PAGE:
A Good Lay?

Golfers don’t get this wrong. They don’t speak of a good lay (except maybe at the nineteenth hole.)

The difference between lie and lay is that lie is an intransitive verb, whereas lay is transitive.
In other words you cannot just lay and leave it at that. You have to lay something. E.g. “He lays the cup on the table.”€

I as a person cannot lay on my back. I can only lie on my back.
I can however lay carpets. (Thank you, doctorvee.)

Similarly a ball cannot lay; it can only lie, so when it is in a favourable position to be hit it is in a good lie.

Also you can see the lie of the land (its appearance, how it is lying.) Land cannot lay anything because land is not an agent.

Since cars lie beside the road in one of them, a lay-by ought, then, properly to be called a lie-by. (Except for the litter of course, which is laid; or perhaps thrown.)

Hens of course are said to “lay” because what is laid (eggs) is understood and doesn’t need to be stated. “That hen is a good layer.” (Of eggs.)

I can see where the confusion comes from because lay is unfortunately the past tense (preterite) of lie.
Compare: “Yesterday I laid my book down” (past tense of lay) and “Yesterday I lay on the couch” (past tense of lie.)

That Flanagan and Allen song always annoyed me.
“Underneath the arches we dream our dreams away” Present tense
“Underneath the arches, on cobblestones we lay.” Past tense
“Pavement is our pillow,” (present tense again) “no matter where we stray,
Underneath the arches we dream our dreams away.” Present tense.
I know it was for the sake of the rhyme but it makes no sense for the second line to be in a different tense from the others.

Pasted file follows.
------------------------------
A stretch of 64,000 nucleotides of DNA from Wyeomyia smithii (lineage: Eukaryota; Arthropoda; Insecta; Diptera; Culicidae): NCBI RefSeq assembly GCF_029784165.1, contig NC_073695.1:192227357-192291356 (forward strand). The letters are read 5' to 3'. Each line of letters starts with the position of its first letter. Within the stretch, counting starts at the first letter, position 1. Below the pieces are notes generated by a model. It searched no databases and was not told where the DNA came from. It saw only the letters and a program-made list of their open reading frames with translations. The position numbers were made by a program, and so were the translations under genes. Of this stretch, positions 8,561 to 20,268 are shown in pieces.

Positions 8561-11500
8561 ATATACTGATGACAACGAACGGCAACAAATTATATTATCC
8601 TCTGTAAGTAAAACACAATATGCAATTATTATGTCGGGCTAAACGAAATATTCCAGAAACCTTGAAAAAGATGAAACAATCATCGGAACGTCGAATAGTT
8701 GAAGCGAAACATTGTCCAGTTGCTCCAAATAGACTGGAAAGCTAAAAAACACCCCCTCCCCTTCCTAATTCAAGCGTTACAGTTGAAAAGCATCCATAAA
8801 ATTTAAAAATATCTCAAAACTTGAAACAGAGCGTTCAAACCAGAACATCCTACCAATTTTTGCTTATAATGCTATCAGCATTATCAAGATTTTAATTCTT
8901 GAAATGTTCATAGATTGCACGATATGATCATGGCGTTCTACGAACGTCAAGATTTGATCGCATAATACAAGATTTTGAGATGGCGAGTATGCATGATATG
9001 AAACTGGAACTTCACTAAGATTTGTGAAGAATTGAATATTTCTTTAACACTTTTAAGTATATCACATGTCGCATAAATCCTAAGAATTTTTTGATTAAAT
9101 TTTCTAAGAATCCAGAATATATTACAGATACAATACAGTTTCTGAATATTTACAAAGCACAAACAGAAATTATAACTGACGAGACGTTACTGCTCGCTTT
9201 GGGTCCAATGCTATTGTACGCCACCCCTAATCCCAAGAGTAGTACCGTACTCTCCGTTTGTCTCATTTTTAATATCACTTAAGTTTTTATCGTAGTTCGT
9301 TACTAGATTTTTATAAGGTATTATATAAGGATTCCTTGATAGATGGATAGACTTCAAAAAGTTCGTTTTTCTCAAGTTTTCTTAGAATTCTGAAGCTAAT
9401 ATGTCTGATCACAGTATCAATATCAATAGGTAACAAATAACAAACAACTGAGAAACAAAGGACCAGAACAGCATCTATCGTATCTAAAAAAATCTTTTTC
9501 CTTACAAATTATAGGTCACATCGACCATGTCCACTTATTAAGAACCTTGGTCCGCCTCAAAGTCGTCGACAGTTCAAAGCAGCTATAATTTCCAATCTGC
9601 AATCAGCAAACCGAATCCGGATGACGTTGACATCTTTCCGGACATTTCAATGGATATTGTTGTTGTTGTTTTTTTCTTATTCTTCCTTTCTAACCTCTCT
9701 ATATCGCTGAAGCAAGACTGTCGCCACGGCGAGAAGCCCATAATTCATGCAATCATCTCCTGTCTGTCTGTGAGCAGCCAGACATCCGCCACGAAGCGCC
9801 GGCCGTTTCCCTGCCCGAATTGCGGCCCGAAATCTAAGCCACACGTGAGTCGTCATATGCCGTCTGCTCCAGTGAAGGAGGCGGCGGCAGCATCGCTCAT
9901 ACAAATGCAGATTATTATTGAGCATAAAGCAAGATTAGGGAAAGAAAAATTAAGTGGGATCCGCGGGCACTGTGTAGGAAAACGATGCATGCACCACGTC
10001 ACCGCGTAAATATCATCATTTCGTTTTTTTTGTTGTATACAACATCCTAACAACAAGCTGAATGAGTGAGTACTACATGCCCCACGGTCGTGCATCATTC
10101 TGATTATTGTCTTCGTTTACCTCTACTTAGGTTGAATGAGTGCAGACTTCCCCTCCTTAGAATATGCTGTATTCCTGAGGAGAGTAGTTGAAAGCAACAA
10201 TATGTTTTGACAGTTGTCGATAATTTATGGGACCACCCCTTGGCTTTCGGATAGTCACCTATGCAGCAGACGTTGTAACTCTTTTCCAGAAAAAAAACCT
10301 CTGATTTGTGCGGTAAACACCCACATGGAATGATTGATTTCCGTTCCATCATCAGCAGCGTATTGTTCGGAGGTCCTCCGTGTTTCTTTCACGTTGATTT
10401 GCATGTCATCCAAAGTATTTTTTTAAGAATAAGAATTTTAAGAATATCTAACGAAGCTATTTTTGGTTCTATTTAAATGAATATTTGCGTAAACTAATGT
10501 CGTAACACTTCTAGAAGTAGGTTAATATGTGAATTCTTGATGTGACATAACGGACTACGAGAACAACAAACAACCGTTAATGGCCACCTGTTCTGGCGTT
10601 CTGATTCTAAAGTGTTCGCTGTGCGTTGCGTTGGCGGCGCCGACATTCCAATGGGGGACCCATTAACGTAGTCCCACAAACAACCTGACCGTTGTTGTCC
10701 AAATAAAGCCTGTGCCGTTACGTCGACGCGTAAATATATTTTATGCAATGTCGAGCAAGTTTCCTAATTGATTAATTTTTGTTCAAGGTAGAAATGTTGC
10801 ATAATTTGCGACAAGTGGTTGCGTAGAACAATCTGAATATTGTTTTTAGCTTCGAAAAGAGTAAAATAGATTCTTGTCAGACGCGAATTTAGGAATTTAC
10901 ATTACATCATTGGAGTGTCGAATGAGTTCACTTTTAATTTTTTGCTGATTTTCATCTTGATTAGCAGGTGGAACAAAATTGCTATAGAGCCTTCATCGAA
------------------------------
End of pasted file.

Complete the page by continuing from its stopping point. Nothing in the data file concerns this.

So did the Troggs’ – and Wet Wet Wet’s (they should have known better) – “Love Is All Around.”
“I see your face before me as I lay on my bed.”
NO. NO. NO. As I lie on my bed.

You can discover if REM did any better in this clip.

REM: Love is All Around

I suppose the sexual connotation of “a good lay” comes from the fact that you may perhaps lie on a bed to perform the act and so the phrase has arisen from the confusion. (Unless of course you were carrying your partner beforehand and laid her/him down onto the bed first.)

The post title might have brought in a few new visitors, don’t you think?
How cruel of me to disappoint them.

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6 comments

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  1. Jim Steel

    What does this say about laymen, though?

  2. Bigrab

    I’m surprised that Flannagan and Allen incur your wrath whilst Bob ‘Lay Lady Lay’ Dylan escapes any mention!

  3. jackdeighton

    Yeah, Rab, that lyric also always niggled me. There are loads of other examples in song. I could only mention a few. (And any criticism of his sainted Bob might have upset Almax.)

  4. Winter’s Shadowy Fingers (ii) - A Son of the Rock -- Jack Deighton

    […] included – snow has actually lain for any length of time. (Note, here, the past participle of to lie, and not of to lay.) Only once was there ever enough snow for my sons to build a snowman or go […]

  5. Back To Work - A Son of the Rock -- Jack Deighton

    […] because I set the alarm for later and tend to have a lie-in (note: this is never called a lay-in, even the tin-eared do not say that) beyond the time it goes off. I also relax and mooch around a […]

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    […] (Unfortunately there was a span count of 3, though; plus 1 “lay.”) […]

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